Слова на букву flüg-gulp (6389) New Collegiate Dictionary
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Слова на букву flüg-gulp (6389)

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folderol
also falderal noun Etymology: fol-de-rol, a nonsense refrain in songs Date: circa 1820 1. a useless ornament or accessory ; trifle 2. nonsense
folding
adjective Date: 15th century capable of being folded into a more compact shape
folding money
noun Date: circa 1930 paper money
foldout
noun Usage: often attributive Date: 1950 a folded leaf in a publication (as a book) that is larger in some dimension than the page
Foley
noun Usage: often attributive Etymology: Jack D. Foley died 1967 American sound technician Date: 1984 sound effects created for a film
Folger
biographical name Henry Clay 1857-1930 American bibliophile
foliaceous
adjective Etymology: Latin foliaceus, from folium leaf + -aceus -aceous Date: 1658 of, relating to, or resembling an ordinary green leaf as distinguished from a modified leaf ...
foliage
noun Etymology: Middle French fuellage, from foille leaf — more at foil Date: 1598 1. a representation of leaves, flowers, and branches for architectural ornamentation 2. ...
foliage plant
noun Date: 1862 a plant grown primarily for its decorative foliage
foliaged
adjective see foliage
foliar
adjective Etymology: French foliaire, from Latin folium leaf + French -aire -ar Date: circa 1859 of, relating to, or applied to leaves
foliate
adjective Etymology: Latin foliatus leafy, from folium leaf — more at blade Date: circa 1658 1. shaped like a leaf 2. foliated
foliated
adjective Date: 1650 1. composed of or separable into layers 2. ornamented with foils or a leaf design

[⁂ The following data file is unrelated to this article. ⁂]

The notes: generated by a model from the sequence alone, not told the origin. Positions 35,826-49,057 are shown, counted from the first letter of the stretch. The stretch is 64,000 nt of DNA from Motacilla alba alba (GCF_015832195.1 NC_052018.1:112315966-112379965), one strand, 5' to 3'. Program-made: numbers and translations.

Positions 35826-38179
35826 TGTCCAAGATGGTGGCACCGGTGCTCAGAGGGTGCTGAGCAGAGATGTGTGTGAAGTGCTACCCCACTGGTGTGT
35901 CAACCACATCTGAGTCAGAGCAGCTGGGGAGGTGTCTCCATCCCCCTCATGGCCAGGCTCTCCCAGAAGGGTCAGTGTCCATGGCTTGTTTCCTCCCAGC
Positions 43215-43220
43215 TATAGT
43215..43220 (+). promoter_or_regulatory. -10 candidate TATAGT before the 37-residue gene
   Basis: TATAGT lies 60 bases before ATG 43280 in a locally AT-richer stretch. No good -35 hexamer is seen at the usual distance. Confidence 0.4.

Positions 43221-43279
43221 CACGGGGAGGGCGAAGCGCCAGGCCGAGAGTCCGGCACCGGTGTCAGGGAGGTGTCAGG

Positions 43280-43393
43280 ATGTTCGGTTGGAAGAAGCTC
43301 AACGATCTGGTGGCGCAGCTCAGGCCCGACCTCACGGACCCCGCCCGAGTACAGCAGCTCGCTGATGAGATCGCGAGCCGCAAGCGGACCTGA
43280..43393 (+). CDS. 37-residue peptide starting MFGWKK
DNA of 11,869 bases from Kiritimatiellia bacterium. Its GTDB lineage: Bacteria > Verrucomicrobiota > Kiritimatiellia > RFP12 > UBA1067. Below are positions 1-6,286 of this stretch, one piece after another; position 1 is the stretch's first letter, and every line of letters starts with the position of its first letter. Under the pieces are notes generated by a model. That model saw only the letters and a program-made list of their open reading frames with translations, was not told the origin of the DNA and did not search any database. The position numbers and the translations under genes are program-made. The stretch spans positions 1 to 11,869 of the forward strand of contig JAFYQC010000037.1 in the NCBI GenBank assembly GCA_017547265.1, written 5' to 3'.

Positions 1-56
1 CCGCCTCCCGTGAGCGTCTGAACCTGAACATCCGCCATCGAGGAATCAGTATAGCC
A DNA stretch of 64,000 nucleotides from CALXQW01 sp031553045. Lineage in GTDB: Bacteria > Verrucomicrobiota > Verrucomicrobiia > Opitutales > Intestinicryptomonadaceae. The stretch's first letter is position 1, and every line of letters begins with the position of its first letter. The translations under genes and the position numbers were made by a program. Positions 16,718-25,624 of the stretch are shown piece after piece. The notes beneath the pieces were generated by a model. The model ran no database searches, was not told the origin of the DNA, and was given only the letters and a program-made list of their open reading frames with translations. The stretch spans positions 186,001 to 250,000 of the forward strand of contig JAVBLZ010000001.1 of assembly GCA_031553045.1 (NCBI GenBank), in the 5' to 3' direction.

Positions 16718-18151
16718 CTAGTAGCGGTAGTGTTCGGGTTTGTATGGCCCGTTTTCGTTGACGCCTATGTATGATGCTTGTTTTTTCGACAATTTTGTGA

foliation
noun Date: circa 1623 1. a. the process of forming into a leaf b. the state of being in leaf c. vernation 2. the numbering of the leaves of a manuscript or early ...
folic acid
noun Etymology: Latin folium Date: 1941 a crystalline vitamin C19H19N7O6 of the B complex that is used especially in the treatment of nutritional anemias — called also ...
folie à deux
noun Etymology: French, literally, double madness Date: circa 1892 the presence of the same or similar delusional ideas in two persons closely associated with one another
folie de grandeur
or folie des grandeurs foreign term Etymology: French delusion of greatness ; megalomania
folie des grandeurs
foreign term see folie de grandeur
folio
I. noun (plural folios) Etymology: Middle English, from Latin, ablative of folium Date: 15th century 1. a. a leaf especially of a manuscript or book b. a leaf number ...
foliose
adjective Etymology: Latin foliosus leafy Date: 1758 having a flat, thin, and usually lobed thallus attached to the substratum — compare crustose, fruticose
folk
I. noun (plural folk or folks) Etymology: Middle English, from Old English folc; akin to Old High German folc people Date: before 12th century 1. archaic a group of kindred ...
folk art
noun Date: 1911 the traditional typically anonymous art of usually untrained people
folk etymology
noun Date: 1882 the transformation of words so as to give them an apparent relationship to other better-known or better-understood words (as in the change of Spanish ...
folk mass
noun Date: 1966 a mass in which traditional liturgical music is replaced by folk music
folk medicine
noun Date: 1878 traditional medicine as practiced nonprofessionally especially by people isolated from modern medical services and usually involving the use of plant-derived ...
folk song
noun Date: 1847 a traditional or composed song typically characterized by stanzaic form, refrain, and simplicity of melody
Folkestone
geographical name seaport & summer resort SE England in Kent on Strait of Dover population 43,742
folkie
I. noun also folky (plural folkies) Date: 1965 a folk singer or instrumentalist II. adjective or folky Date: 1965 of or relating to folk music
folkish
adjective Date: 1938 folklike • folkishness noun
folkishness
noun see folkish
folklife
noun Date: 1864 the traditions, activities, skills, and products (as handicrafts) of a particular people or group